Appeal refused over 'dropped kerb' vehicle access at Jarrow home near A19 and Tyne Tunnel
Earlier this year, South Tyneside Council’s planning department rejected plans for a property in Chaytor Street in the Primrose ward.
This included proposals to create an area for “small vehicle parking” at the front of the house by removing a fence and creating an open hardstanding area.
The plans also included a dropped kerb to allow vehicles to access this area.
South Tyneside Council’s planning department refused the plans over highway safety issues, which included ”insufficient space” to provide a turning area for vehicles.
Council planning officers added the development would see vehicles reverse onto a main road and cycle lane, creating a” significant detrimental impact upon highway safety”.
Under planning rules, an applicant has the right of appeal if they are not happy with the council’s decision.
This was the case here, as applicant later lodged an appeal against the council’s ruling, and planning inspector David English was subsequently appointed by the Secretary of State to look at the matter.
After considering the appeal, the planning inspector dismissed it and upheld the council’s original refusal decision.
An appeal decision report published on September 30, 2022, set out the planning inspector’s findings and reasoning for dismissing the appeal.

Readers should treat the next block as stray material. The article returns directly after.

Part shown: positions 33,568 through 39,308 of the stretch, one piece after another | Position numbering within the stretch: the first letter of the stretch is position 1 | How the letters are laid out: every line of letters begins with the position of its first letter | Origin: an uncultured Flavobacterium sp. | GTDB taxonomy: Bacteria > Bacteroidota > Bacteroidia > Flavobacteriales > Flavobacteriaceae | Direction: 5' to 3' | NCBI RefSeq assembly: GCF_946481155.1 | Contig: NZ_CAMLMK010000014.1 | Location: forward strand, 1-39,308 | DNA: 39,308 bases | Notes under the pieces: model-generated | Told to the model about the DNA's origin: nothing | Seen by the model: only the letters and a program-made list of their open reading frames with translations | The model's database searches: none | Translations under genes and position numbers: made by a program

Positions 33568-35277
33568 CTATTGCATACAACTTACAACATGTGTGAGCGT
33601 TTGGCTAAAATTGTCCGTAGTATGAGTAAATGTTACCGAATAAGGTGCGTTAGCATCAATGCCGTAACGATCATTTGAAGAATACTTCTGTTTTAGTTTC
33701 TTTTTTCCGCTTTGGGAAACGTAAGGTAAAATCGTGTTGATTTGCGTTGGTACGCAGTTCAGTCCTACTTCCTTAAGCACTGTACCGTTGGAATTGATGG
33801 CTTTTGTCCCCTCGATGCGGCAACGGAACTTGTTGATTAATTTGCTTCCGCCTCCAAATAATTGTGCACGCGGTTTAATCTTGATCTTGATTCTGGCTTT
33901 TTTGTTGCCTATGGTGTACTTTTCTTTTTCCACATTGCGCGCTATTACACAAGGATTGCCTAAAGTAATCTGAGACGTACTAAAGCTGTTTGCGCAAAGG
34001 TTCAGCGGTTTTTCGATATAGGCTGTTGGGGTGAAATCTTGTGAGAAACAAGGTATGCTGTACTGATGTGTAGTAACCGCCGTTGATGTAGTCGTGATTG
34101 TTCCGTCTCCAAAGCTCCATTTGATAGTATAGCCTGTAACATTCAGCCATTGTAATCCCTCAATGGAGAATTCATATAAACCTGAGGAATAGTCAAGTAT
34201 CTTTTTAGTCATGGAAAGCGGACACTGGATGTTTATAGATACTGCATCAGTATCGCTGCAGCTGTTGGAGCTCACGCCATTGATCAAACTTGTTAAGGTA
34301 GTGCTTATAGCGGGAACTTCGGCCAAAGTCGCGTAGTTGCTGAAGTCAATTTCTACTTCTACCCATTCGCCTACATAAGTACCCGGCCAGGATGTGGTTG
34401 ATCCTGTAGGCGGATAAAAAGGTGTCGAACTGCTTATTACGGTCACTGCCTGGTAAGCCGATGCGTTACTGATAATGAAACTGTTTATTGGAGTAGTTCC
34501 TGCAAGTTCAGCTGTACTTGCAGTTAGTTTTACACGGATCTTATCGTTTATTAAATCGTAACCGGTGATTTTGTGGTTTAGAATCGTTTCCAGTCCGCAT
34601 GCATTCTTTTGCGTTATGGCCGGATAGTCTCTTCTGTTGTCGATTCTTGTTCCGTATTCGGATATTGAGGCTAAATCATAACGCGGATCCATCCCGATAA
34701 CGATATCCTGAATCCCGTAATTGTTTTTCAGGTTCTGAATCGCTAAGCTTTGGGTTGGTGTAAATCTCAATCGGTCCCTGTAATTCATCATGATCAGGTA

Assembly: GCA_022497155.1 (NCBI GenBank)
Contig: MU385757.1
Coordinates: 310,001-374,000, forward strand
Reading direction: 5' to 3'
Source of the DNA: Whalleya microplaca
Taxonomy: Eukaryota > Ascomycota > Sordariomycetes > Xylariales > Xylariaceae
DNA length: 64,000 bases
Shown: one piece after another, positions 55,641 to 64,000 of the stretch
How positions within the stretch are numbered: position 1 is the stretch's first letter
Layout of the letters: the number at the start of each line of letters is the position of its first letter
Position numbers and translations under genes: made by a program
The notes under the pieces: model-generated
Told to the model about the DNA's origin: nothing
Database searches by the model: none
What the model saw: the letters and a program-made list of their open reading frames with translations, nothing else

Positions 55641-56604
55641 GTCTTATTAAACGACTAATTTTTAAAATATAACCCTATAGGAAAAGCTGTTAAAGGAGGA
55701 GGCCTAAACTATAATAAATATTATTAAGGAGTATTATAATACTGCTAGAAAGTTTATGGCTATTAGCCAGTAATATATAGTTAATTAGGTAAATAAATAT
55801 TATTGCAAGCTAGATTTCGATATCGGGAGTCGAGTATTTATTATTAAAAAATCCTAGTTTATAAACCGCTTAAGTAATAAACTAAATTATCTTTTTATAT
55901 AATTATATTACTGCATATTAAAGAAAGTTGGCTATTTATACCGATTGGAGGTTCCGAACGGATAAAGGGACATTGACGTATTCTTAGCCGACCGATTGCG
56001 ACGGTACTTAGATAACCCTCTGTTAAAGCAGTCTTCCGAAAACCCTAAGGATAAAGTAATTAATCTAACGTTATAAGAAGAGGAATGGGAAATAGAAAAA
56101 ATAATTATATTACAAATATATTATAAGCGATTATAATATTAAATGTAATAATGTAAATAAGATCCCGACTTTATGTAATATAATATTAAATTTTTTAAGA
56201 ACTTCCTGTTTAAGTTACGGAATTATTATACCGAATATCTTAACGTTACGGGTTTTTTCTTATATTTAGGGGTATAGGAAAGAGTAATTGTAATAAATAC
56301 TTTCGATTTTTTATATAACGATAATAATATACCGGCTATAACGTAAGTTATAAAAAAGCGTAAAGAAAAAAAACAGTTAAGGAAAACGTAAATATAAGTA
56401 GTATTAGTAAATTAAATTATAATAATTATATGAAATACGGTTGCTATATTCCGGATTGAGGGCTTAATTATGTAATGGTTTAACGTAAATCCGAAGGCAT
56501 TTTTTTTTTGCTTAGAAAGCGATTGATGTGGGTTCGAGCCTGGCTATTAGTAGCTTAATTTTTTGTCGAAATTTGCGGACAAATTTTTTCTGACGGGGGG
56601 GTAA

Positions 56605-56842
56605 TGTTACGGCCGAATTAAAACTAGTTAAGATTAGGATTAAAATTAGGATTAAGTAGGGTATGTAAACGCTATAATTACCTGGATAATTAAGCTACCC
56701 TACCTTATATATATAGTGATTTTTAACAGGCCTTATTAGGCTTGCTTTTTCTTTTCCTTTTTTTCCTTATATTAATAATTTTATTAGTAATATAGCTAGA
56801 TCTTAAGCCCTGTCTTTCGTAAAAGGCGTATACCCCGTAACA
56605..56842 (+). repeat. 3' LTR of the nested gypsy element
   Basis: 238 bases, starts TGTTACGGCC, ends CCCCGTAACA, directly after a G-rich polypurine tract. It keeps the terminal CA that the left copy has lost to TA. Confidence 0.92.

This included the plans “introducing the probability of dangerous and unexpected reversing of vehicles onto the highway and/or vehicles stopping in the highway and reversing onto the site”.
The appeal decision report adds: “There are 30mph speed restrictions in place along the B1297.
“However, the overall impression I gained during my site visit was of a busy road used by pedestrians, cyclists, and a wide variety of fast moving commercial and private vehicles, including buses and articulated lorries.
“I saw that road signs in the vicinity direct traffic along Chaytor Street towards the A19 trunk road and the Tyne Tunnel which is nearby.
“Whilst I note the appellants comments on its status, this highway has the attributes of a well-used major route.
“Given the features I have described, the function of the road as a link to higher order highways, and the volume and speed of traffic I observed, it would be unlikely that highway users would expect to encounter vehicles reversing from private drives along this stretch of road.”
The planning inspector also acknowledged the appellant’s case that several streets in the area had vehicular accesses similar to the one being proposed at Chaytor Street.
However, he said these streets were “within established housing estates which have markedly different characteristics to Chaytor Street, being generally much quieter.”
The planning inspector’s report added: “I recognise that traffic restrictions along Chaytor Street allow for parking in the evening and overnight, but parked vehicles could impede visibility of cars emerging from the proposed access.
“I also note the lack of objections from neighbours, but that does not justify harmful development”.
The full appeal decision report can be found on the Planning Inspectorate’s website by searching under appeal reference APP/A4520/D/22/3299048